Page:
Cultpix Radio

Cultpix Radio Ep.55 - Bela Lugosi 140 Years Old (Still Undead)

November 07, 2022 Django Nudo, the Smut Peddler and Kitty Lash Season 5 Episode 55
Cultpix Radio Ep.55 - Bela Lugosi 140 Years Old (Still Undead)
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Cultpix Radio
Cultpix Radio Ep.55 - Bela Lugosi 140 Years Old (Still Undead)
Nov 07, 2022 Season 5 Episode 55
Django Nudo, the Smut Peddler and Kitty Lash

Django and Nudo are joined by Kitty Lash at Castle Cultpix to reminisce about the greatest screen Dracula of all time,  Bela Lugosi. It all started in Lyon, where Django and Smut where attending the MIFC convention, where they met the Hungarian Film Institute, who promised them the oldest known silent film footage of Bela Lugosi on the day he would have turned 140.

We start off with a clip from "The Phantom Creeps" (1939), the 12-part cinema serial where Bela plays a mad inventor planning on releasing an army of robots to rule the world - “It can make me the most powerful man in the world.”

In this interview Bela talks about being born in Hungary but now being an American, as well as how playing Dracula depresses him. He had to leave post-war Hungary for starting an actors' union and remained politically active, but also an American patriot. Here he is encouraging people to donate blood during World War Two.  Yet because of his accent he not only played Central European bloodsuckers but also Nazi's, for example in "Black Dragons" (1941), a quickie thriller in the style of "The Manchurian Candidate". 

He did win recognition as "one of the finest actors to come out of Europe," in this 1951 interview, where he talks about being typecast and the kind of roles he had back in Hungary. He also gave this very candid interview after he was in rehab in 1955 to deal with opioid and alcohol addiction.  Yet his son Bela George Lugosi Jr has spoken about addiction being “the biggest misconception about his father” and a “focus on negative aspects” of his life. 

Part of the reason for this is Tim Burton's film "Ed Wood" (1994), which imagines how Ed Wood first met Bela Lugosi. Johnny Depp's Ed Wood is in awe of Bela, though he himself feels he is a has-been.  “Now, no one gives two fucks for Bela.” Marin Landau discusses the process of becoming Bela, a role that won him an Oscar, and his admiration for him. “In junk movies he was BRILLIANT."

Bela did get to play comedy in one of our favourite films, “Bela Lugosi Meets a Brooklyn Gorilla” (1951), with nightclub comedians Duke Mitchell and Sammy Petrillo in roles approximating Dean Martin and Jerry Lewis.

We end up with a mashup of the classic punk-goth song “Bela Lugosi's Dead”, both the original Bauhaus version and the Nouvelle Vague version.

We also have our longest ever Spotify playlist (6h23m), with more cover versions than you can shake a wooden stake at, but also many other tracks about or name checking Bela Lugosi. 


Show Notes

Django and Nudo are joined by Kitty Lash at Castle Cultpix to reminisce about the greatest screen Dracula of all time,  Bela Lugosi. It all started in Lyon, where Django and Smut where attending the MIFC convention, where they met the Hungarian Film Institute, who promised them the oldest known silent film footage of Bela Lugosi on the day he would have turned 140.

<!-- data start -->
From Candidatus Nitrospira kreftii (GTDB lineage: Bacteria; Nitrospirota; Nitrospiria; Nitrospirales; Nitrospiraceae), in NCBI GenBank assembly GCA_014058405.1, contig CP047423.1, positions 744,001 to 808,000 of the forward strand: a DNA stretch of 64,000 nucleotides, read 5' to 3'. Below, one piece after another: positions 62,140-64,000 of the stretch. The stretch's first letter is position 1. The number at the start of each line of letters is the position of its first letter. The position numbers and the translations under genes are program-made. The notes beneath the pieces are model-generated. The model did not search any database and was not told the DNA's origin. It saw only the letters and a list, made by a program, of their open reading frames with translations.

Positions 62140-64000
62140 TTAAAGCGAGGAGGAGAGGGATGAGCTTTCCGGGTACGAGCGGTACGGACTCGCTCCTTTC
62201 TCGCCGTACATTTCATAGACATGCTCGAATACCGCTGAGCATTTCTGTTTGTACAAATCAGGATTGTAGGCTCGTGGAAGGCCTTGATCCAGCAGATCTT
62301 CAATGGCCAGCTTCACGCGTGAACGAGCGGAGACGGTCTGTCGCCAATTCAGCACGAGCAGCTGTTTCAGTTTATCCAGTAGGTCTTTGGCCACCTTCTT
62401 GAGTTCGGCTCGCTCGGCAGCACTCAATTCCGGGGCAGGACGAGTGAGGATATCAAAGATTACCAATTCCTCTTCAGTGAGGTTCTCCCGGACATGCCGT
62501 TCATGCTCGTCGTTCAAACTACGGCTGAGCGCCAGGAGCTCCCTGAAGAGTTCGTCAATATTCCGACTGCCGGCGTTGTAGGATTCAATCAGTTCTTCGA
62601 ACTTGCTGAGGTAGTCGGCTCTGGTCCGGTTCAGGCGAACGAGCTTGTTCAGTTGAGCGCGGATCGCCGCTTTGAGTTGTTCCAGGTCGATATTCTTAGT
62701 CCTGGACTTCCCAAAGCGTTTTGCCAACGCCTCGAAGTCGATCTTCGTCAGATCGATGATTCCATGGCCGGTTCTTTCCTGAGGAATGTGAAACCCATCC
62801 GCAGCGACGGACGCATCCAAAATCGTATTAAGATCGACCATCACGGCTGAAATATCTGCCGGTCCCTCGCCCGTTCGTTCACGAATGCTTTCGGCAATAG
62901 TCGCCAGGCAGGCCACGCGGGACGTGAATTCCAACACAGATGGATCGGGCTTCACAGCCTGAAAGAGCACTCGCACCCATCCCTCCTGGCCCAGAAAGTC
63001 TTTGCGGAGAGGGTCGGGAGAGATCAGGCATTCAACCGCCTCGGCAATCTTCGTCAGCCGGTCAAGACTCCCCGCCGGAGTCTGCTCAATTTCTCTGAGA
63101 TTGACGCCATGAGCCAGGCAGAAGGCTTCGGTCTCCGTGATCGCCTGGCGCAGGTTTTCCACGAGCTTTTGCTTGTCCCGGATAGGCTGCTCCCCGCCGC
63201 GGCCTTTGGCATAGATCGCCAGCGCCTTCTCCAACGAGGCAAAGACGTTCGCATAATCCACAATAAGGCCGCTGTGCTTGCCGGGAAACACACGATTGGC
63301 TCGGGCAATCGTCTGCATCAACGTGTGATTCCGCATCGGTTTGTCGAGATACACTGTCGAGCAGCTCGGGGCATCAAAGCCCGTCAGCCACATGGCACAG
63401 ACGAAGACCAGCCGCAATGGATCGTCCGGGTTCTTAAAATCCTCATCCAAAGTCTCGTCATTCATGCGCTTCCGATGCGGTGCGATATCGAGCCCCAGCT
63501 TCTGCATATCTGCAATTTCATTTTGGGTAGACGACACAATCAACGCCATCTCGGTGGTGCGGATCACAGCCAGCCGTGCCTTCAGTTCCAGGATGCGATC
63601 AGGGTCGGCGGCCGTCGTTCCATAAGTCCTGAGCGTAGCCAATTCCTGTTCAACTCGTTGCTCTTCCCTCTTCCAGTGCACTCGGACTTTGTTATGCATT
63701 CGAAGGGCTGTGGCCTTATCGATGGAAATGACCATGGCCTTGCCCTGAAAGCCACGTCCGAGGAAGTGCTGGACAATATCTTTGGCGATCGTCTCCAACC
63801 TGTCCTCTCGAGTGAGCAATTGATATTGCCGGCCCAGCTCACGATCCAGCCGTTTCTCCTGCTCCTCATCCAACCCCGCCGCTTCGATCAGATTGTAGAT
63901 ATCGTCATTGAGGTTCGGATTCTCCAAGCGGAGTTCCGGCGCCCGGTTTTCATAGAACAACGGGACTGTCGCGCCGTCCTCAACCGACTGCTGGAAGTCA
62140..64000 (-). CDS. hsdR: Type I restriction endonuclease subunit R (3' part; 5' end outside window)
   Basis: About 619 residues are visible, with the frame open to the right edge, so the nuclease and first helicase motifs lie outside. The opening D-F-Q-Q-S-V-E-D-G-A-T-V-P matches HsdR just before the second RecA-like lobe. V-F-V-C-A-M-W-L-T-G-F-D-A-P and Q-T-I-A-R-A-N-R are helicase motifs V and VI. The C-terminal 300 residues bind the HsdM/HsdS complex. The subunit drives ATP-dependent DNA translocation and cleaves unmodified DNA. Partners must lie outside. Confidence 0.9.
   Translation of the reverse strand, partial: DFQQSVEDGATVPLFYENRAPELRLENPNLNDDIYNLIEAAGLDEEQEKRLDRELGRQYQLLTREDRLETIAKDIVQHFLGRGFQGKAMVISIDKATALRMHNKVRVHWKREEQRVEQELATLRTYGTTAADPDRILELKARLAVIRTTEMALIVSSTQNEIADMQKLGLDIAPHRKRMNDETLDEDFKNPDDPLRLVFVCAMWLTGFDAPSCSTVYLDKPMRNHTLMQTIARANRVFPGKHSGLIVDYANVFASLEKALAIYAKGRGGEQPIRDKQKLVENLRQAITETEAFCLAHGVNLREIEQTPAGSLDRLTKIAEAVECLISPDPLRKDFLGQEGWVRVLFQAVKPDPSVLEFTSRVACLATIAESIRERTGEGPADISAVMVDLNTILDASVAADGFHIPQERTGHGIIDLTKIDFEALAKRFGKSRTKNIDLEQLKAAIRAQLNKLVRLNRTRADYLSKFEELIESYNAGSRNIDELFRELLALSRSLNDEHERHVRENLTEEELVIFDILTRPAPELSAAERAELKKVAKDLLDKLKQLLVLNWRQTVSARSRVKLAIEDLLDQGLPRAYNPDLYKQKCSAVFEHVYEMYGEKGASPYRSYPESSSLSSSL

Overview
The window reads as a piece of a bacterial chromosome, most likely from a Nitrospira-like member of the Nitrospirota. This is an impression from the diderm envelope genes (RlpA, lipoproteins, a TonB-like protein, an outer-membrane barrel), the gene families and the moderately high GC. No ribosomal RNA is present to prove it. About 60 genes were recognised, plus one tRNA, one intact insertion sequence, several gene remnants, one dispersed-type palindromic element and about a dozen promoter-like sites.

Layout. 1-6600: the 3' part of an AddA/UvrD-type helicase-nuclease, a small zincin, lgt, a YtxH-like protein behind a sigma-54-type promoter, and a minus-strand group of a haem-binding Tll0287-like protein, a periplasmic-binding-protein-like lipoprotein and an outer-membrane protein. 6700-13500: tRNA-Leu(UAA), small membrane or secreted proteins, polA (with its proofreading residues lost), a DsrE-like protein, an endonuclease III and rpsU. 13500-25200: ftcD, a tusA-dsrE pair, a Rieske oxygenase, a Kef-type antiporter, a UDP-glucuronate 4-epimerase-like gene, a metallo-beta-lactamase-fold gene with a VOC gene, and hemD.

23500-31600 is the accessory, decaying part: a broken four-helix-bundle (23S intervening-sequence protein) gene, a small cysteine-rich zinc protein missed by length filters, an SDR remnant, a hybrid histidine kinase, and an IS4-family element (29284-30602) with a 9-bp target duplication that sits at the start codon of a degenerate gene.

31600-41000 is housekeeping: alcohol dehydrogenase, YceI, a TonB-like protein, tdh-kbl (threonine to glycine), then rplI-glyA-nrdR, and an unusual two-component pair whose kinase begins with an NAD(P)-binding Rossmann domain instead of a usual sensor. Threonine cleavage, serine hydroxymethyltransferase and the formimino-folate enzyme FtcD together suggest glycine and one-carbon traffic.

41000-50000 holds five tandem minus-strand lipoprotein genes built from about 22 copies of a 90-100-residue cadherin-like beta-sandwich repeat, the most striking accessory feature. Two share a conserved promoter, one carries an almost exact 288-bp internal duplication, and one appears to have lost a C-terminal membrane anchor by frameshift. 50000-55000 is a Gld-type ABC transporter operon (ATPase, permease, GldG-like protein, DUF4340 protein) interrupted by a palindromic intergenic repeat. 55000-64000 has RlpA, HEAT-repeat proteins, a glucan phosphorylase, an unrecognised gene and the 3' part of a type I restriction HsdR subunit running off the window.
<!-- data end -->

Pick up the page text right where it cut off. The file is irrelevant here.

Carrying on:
We start off with a clip from "The Phantom Creeps" (1939), the 12-part cinema serial where Bela plays a mad inventor planning on releasing an army of robots to rule the world - “It can make me the most powerful man in the world.”

In this interview Bela talks about being born in Hungary but now being an American, as well as how playing Dracula depresses him. He had to leave post-war Hungary for starting an actors' union and remained politically active, but also an American patriot. Here he is encouraging people to donate blood during World War Two.  Yet because of his accent he not only played Central European bloodsuckers but also Nazi's, for example in "Black Dragons" (1941), a quickie thriller in the style of "The Manchurian Candidate". 

He did win recognition as "one of the finest actors to come out of Europe," in this 1951 interview, where he talks about being typecast and the kind of roles he had back in Hungary. He also gave this very candid interview after he was in rehab in 1955 to deal with opioid and alcohol addiction.  Yet his son Bela George Lugosi Jr has spoken about addiction being “the biggest misconception about his father” and a “focus on negative aspects” of his life. 

Part of the reason for this is Tim Burton's film "Ed Wood" (1994), which imagines how Ed Wood first met Bela Lugosi. Johnny Depp's Ed Wood is in awe of Bela, though he himself feels he is a has-been.  “Now, no one gives two fucks for Bela.” Marin Landau discusses the process of becoming Bela, a role that won him an Oscar, and his admiration for him. “In junk movies he was BRILLIANT."

Bela did get to play comedy in one of our favourite films, “Bela Lugosi Meets a Brooklyn Gorilla” (1951), with nightclub comedians Duke Mitchell and Sammy Petrillo in roles approximating Dean Martin and Jerry Lewis.

We end up with a mashup of the classic punk-goth song “Bela Lugosi's Dead”, both the original Bauhaus version and the Nouvelle Vague version.

We also have our longest ever Spotify playlist (6h23m), with more cover versions than you can shake a wooden stake at, but also many other tracks about or name checking Bela Lugosi.